In seeking a metaphor for new Labour now, an analogy with GM foods comes to mind

Another year gone, and in just over a month we'll be celebrating the second anniversary of new Labour. I say celebrating; more marking with a Channel 4 special looking back over the past 12 months of Labour government. I use the word "Labour" loosely, but not as loosely as they use the word "government". Sometimes I feel encouraged; at other times I feel the country is being run by a combination of opinion pollsters, management consultants and damage-limitation experts.

I remember when Tony Blair took over from John Major I thought, "My God. What on earth am I going to do now?" But that's OK, because I now realise that's exactly what he was thinking.

A vote against new Labour in May 1997 would have been a vote against hope: Things Could Only Get Better. But, for the image-makers, things could only get worse. In terms of news management, he who lives by the word dies by the word. The irony of an administration that has thrived on leaks yet slapped an injunction on a newspaper for pre-empting publication of the Lawrence report was not lost on anyone.

Much hard work has been done down in what the rugby commentator Bill McLaren would call "the boilerhouse" - Dobson, Blunkett and Brown toiling away in the scrum while the pretty-boy three-quarters catch the eye, drop the ball or squander the overlap. Yet the sense remains of a job half done. Redistribution is still the policy that dare not speak its name. In seeking a metaphor for Labour now, the analogy with GM foods comes to mind. In both cases the experiments have not yet yielded any definite conclusions; there is already evidence that people are suffering, and no one knows what the consequences will ultimately be. All that remains is to brand Labour as genetically modified Conservatives and dismiss Paddy Ashdown as variant CJD and the whole crazy picture is complete. But then, I did eat beef on the bone last weekend.


Whatever else new Labour may prove to be, we may at least be sure that Blair wants this country to be more European in outlook. Many feel this is unrealistic, and that any referendum would reassert the national desire to remain British. But I have to say that, with truckers blocking the centre of the capital, farmers seeking new ways to vent their anger and MPs being disqualified for corruption, this country feels more like Europe every day.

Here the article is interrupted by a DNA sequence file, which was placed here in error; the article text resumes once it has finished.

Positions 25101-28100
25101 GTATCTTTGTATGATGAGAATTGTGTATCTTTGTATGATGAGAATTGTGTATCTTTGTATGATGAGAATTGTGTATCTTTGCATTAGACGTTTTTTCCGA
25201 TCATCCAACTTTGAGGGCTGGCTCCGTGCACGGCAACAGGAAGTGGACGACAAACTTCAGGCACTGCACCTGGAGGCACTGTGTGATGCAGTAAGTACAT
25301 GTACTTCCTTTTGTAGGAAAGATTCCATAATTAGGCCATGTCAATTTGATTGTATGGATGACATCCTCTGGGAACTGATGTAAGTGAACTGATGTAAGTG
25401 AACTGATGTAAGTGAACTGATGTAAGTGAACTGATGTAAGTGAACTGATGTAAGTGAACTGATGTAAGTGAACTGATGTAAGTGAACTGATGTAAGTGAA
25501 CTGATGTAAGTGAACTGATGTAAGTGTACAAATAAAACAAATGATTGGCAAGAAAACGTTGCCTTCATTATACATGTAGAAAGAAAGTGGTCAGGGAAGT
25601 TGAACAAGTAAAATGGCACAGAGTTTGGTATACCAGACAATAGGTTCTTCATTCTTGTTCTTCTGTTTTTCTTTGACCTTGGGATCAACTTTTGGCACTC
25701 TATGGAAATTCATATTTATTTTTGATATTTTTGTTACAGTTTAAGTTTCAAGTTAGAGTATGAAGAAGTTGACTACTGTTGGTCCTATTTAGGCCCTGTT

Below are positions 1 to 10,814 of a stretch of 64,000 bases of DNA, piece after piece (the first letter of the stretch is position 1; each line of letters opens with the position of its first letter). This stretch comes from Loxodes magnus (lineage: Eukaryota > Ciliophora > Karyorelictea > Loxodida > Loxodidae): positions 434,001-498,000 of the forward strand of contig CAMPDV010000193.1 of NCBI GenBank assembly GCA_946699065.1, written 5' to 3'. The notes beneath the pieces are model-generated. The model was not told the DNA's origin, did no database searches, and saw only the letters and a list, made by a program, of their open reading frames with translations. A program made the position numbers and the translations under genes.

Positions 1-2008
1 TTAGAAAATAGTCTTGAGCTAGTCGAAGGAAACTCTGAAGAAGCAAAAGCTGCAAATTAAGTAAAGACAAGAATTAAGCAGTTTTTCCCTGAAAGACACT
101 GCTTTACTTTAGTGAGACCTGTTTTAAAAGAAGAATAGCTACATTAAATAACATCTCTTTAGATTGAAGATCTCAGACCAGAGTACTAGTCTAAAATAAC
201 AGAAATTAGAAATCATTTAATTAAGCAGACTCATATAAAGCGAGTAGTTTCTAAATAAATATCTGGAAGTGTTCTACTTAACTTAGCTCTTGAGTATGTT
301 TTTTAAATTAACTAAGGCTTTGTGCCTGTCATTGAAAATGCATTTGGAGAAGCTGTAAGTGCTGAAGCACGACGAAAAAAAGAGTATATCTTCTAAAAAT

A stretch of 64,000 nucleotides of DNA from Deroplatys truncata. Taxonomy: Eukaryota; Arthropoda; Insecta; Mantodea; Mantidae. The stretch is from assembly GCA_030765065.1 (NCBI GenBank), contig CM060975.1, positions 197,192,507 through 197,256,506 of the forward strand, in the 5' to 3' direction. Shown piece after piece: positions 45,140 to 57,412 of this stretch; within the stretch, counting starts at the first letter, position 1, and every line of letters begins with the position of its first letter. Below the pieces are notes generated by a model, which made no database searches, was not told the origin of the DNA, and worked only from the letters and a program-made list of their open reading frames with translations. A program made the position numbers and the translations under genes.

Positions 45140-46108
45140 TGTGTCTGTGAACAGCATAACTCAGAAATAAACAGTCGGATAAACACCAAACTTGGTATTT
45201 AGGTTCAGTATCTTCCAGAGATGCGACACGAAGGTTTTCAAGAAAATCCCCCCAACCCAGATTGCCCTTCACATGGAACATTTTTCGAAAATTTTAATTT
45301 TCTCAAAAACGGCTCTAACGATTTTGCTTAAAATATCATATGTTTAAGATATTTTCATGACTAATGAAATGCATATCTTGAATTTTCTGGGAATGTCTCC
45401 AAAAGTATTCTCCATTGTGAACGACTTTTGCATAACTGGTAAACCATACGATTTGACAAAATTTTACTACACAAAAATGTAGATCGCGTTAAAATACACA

Open prisons must be fascinating places. A friend told me at the weekend that there are now 12 old Etonians in Ford Open and they have put together a cricket side for the summer. Among the fixtures is a date with the Eton Ramblers. I imagine all the fielders want to be placed as near to the boundary as possible, while the batsmen are lobbying for the old schoolboy rule that if you hit a six, you're out.


I've been translating a Kurt Weill/Georg Kaiser "opera", to be performed from next week at Wilton's Music Hall in London. Reviving this gem of a Victorian theatre with a little-performed masterpiece, offering low prices and pay-what-you-can nights, has become an overriding mission. I never would have realised the obstacles - not least the media myth that opera is for toffs. The dumbing-down, "you say opera, I say Oprah" approach bores and enrages me in equal measure. Finding sponsorship (from BP, Jewson and Vivien Duffield among others), cadging help and spreading the word mean that putting on a show such as this is like working through an advent calendar, each window needing a combination of belief, determination and relentless optimism to prise it open.


Crossing the piazza in Covent Garden after the Opera House "topping out" ceremony, I'm accosted by two gypsies. One puts a piece of heather into my lapel; the other fixes me like the Ancient Mariner. "Make a wish, love," she says. If this happens to you, I strongly recommend that you wish she'd go away. I might then have avoided what followed. "I can tell you're unhappy, love. Let me lift the curse on you. Have you got some paper money for me, love?"

I gave her £20 but strangely didn't feel any happier. In fact I felt considerably less happy, a feeling that grew as she asked for more. To my relief, my wallet was now empty, but she wasn't happy. "Haven't you got any credit cards, love?" She then took me by the hand and marched me to a cashpoint machine where I meekly drew out a further £180. Still no immediate sensation of happiness, it has to be said, although her luck had certainly changed. Fortunately we stopped there, just as I was having visions of accompanying her to Harrods to buy her a new kitchen suite, Bang and Olufsen stereo and a set of Ping golf clubs.

The power of superstition! Next time I'm desperately trying to raise sponsorship for a theatre project, bollocks to writing letters to corporate donors. I'm off to the piazza with a sprig of heather.


The former Australian premier Paul Keating must have felt quite cocky at a recent dinner hosted by Rupert Murdoch: he was seated next to, and basking in the attention of, one of his country's favourite daughters, the former Wonderbra model Sarah O'Hare. When the coffee arrived, though, his gorgeous neighbour turned to him. "Tell me," she purred, "do I detect an Australian accent?"

"The Silver Lake" opens on 1 April at Wilton's. Box office 0171-420 0000

Rory Bremner writes for the New Statesman

This article first appeared in the 26 March 1999 issue of the New Statesman, Eating people is wrong